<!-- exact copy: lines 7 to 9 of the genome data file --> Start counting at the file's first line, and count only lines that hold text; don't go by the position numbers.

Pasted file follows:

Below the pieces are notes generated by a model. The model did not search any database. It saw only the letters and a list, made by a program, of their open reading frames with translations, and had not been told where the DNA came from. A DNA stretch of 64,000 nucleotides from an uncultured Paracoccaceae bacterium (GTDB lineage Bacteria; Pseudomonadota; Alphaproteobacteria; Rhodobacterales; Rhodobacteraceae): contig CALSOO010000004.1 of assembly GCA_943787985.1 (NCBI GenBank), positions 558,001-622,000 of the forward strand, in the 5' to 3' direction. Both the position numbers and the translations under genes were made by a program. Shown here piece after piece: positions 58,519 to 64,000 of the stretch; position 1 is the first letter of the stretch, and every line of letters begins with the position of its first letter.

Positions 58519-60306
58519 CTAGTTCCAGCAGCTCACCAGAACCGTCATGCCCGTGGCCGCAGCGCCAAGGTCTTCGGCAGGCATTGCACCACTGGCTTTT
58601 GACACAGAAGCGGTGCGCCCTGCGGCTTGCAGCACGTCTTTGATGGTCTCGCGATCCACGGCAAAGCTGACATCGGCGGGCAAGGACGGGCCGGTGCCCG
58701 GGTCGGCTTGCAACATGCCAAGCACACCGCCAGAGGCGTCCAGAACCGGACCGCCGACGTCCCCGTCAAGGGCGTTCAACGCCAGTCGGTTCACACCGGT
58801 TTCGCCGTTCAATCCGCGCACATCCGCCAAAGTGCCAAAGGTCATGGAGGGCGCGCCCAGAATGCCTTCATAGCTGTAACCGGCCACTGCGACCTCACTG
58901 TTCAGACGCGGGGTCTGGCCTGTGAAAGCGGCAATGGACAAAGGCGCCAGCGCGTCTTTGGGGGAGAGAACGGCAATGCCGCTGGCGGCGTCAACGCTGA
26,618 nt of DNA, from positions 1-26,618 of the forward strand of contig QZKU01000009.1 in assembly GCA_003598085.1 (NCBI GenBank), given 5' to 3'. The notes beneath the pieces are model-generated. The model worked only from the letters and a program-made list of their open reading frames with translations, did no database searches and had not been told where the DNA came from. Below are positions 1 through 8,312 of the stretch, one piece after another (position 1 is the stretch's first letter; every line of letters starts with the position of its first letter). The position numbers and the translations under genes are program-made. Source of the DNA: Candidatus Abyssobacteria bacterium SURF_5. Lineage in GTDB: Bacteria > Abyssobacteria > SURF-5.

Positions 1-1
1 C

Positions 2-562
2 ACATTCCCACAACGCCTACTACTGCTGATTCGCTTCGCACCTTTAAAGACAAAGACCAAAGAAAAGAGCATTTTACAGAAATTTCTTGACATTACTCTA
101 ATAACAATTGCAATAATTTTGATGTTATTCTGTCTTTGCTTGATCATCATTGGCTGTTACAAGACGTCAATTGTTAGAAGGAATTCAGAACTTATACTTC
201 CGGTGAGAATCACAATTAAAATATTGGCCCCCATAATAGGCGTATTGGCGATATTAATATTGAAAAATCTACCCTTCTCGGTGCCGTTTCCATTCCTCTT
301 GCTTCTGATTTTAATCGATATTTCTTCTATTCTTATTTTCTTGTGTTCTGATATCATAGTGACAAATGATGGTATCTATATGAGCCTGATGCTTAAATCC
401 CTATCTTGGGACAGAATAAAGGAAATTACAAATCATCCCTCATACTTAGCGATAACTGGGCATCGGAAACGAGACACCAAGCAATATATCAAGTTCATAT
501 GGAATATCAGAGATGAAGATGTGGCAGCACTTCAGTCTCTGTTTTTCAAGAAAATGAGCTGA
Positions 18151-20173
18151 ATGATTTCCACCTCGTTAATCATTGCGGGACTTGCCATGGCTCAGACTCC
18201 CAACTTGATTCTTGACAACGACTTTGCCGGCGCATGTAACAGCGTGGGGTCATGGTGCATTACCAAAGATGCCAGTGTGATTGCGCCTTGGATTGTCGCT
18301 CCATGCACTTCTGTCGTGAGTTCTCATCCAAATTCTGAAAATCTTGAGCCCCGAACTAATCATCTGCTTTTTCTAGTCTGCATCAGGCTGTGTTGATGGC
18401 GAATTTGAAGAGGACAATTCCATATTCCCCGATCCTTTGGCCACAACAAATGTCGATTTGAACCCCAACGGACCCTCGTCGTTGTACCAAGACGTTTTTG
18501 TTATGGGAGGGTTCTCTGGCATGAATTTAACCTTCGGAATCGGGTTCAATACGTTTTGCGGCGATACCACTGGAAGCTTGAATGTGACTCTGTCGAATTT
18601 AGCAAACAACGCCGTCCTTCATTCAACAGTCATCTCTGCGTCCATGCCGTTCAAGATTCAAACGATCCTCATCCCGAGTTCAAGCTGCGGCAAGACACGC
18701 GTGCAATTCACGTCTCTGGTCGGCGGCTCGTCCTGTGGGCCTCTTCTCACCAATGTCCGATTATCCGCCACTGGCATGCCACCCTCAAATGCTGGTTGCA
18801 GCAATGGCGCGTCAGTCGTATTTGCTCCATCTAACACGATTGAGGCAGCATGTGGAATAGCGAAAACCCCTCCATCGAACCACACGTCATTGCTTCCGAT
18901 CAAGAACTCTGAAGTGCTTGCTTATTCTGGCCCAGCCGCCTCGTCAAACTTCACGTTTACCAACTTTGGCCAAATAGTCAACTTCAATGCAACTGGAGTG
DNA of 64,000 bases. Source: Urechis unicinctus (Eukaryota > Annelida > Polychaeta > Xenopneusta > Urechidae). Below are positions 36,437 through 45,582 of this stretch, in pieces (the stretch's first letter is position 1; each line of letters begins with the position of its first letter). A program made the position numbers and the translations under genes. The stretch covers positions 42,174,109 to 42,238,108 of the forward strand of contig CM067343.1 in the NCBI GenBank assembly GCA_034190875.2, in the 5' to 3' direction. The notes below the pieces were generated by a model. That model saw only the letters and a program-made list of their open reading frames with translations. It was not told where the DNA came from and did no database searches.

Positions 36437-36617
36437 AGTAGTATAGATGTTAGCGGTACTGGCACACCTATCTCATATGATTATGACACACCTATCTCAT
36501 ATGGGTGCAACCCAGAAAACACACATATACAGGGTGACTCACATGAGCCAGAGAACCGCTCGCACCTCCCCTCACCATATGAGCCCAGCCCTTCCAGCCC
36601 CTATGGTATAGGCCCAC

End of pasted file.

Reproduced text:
58901 TTCAGACGCGGGGTCTGGCCTGTGAAAGCGGCAATGGACAAAGGCGCCAGCGCGTCTTTGGGGGAGAGAACGGCAATGCCGCTGGCGGCGTCAACGCTGA
26,618 nt of DNA, from positions 1-26,618 of the forward strand of contig QZKU01000009.1 in assembly GCA_003598085.1 (NCBI GenBank), given 5' to 3'. The notes beneath the pieces are model-generated. The model worked only from the letters and a program-made list of their open reading frames with translations, did no database searches and had not been told where the DNA came from. Below are positions 1 through 8,312 of the stretch, one piece after another (position 1 is the stretch's first letter; every line of letters starts with the position of its first letter). The position numbers and the translations under genes are program-made. Source of the DNA: Candidatus Abyssobacteria bacterium SURF_5. Lineage in GTDB: Bacteria > Abyssobacteria > SURF-5.

Positions 1-1